Both my sister and my husband teased me a bit after the race, just a bit of “aren’t you glad you didn’t drop out?” and “you thought you couldn’t do this!” I’m not even sure that teasing is the right word. But I was reminded that I had major, major doubts coming into this.
I had major, major doubts during the very first portion of the open water swim. In fact, the doubt was so severe it almost developed into a full blown anxiety attack. The buoys looked so far away, and I started to doubt myself really hard.
The thing is though, doubt is good when it comes to racing. My doubt that I could get through a one mile swim is what had me at the pool, swimming a mile or close to it, twice a week, from January until the week of the race. It had me standing in a freezing cold lake the first weekend it was open for swimming, dunking my head in and out of the water to force myself to shorten my breathing so that I could force myself to take deep breaths in cold water. I know plenty of people who do their first triathlon on minimal training, figuring that they can swim, and ride, and run, and so why would they need to do those things all at once? I have a friend who did his first International distance race to train for his first half-Iron distance race, and I did his only practice open water swim with him and we definitely did not swim a mile. Doubt is why it took me so long to sign up for a longer distance tri, even though it’s been on the bucket list for four years. Well, doubt, and money. But I doubted myself so much I knew I had to really push myself in training.
For a person like me, who handles that little voice inside her that says, “you can’t do this!” by saying, “just watch me.”, racing is how I conquer doubt. It’s also how I remind myself that I can do big, scary, hard life things. Finals became easier for me once I started running half marathons. One of the things I’m learning in therapy is that anxiety is not an unproductive emotion until it becomes too severe – a small amount is a good thing, it can help you be more prepared and I’m trying to channel my anxiety into going, doing, being, instead of letting my anxiety rule me and tell me that I can’t do things.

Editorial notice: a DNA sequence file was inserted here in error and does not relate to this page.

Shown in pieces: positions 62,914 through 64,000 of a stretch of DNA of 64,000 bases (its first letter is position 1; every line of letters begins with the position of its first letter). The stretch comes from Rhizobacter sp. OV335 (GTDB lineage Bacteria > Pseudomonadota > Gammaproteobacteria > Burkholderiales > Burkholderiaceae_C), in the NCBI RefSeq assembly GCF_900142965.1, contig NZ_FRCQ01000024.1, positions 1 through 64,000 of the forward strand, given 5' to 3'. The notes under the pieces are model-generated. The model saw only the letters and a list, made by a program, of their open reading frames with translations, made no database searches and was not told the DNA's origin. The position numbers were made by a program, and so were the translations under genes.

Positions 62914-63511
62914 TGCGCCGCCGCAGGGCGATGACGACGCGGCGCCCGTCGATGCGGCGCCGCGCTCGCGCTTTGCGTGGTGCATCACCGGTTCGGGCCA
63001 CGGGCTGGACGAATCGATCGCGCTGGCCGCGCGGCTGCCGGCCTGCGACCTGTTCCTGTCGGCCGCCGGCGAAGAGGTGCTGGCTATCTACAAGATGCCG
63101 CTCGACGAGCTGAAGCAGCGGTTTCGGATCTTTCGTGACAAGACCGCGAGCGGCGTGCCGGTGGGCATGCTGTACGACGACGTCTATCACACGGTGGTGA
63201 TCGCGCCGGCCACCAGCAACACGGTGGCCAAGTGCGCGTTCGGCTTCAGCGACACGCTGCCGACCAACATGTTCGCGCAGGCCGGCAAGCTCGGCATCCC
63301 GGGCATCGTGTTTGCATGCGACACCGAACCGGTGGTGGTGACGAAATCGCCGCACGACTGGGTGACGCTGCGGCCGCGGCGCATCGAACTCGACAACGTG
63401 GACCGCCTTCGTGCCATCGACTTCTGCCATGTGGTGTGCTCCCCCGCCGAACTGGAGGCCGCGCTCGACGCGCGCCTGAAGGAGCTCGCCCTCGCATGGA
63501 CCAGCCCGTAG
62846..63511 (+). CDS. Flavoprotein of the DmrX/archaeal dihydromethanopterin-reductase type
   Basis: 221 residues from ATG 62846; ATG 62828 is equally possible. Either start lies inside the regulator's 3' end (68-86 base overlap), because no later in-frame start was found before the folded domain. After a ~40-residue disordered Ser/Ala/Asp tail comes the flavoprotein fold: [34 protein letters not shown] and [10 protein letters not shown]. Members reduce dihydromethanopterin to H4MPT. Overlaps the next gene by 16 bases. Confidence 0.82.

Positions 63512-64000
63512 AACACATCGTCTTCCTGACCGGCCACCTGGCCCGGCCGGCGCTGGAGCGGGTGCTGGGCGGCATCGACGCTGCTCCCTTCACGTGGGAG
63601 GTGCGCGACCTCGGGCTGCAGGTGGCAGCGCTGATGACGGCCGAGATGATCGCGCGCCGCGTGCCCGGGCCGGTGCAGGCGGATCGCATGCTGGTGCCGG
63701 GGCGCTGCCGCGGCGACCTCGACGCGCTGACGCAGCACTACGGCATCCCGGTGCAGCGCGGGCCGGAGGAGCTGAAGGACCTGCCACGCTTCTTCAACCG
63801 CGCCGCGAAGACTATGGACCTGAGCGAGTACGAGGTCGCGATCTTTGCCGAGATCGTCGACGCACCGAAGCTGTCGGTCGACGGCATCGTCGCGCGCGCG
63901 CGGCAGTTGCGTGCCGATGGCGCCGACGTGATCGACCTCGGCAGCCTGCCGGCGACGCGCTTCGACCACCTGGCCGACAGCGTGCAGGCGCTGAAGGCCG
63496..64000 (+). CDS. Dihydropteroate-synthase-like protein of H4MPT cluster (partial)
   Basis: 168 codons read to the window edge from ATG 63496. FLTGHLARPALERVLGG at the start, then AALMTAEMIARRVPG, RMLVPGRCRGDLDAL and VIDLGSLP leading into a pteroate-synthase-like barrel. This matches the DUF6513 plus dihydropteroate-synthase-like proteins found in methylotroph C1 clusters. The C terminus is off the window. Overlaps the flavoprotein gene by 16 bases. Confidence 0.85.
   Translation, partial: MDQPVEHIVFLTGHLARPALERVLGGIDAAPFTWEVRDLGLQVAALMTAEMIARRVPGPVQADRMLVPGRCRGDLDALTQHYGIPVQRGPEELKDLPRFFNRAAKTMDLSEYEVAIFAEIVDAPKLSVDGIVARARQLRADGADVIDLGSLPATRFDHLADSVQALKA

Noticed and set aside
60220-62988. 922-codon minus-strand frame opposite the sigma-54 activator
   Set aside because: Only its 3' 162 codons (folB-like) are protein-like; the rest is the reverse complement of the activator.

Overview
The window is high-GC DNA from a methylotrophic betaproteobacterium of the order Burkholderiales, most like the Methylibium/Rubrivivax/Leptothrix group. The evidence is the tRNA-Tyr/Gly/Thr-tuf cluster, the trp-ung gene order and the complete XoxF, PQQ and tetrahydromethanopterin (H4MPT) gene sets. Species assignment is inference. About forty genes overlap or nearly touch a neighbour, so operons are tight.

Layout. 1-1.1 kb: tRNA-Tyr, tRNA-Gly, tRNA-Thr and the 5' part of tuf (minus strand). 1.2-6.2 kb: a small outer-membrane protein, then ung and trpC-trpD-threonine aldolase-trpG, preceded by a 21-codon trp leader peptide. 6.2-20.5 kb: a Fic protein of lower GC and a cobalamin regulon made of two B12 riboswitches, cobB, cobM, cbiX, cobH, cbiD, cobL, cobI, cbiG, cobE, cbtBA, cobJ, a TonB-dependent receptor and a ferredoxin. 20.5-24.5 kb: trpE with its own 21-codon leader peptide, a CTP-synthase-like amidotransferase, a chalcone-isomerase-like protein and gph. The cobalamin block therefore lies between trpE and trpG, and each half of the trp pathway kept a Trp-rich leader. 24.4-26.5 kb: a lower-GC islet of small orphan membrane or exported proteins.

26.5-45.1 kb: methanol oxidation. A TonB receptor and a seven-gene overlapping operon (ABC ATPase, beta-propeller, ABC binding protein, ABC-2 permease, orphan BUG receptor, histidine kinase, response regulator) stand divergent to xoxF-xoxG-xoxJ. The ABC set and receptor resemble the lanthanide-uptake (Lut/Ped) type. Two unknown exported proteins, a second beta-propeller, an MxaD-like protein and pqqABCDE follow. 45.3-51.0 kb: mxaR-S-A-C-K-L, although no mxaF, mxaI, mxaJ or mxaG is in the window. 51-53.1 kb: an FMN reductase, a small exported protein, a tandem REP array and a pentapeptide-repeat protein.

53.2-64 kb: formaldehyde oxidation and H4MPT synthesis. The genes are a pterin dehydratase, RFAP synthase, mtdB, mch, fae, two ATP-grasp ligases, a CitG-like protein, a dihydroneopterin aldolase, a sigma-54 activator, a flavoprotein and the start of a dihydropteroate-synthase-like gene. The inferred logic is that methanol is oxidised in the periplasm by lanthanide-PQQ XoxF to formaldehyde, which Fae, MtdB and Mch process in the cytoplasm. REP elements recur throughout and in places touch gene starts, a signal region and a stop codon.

I know a lot of people who let their doubts and anxieties and issues keep them from doing awesome things. I have known several people who have dropped out of races because they didn’t think they had trained well enough for them – even if they had completed way more training than I had for the same distance. I know a lot of people who have talked themselves out of professional opportunities because they doubt they are qualified for a position or they doubt they will get an interview or the job.
The day I decided that I was going to do this race and get pulled out of the water if I really couldn’t handle the swim was the moment I stopped giving into my doubt. I did it, in fact, by giving into it. The easiest way for me to shut the voice up is to say, “I’m going to try” and recognize that failure is, in fact, possible. Because the truth is, failure is an option. But trying is a learning experience. If I had DNF’d the swim, I would have learned something about it for next time and I would have eventually done it. And I would have done the bike and the run and I would have been okay and felt okay about myself. Obviously, one should never do something one is too horribly untrained or extremely injured to attempt, but if the only reason you are scared to go forward and do something is that you haven’t done it before? Go forth. Be awesome.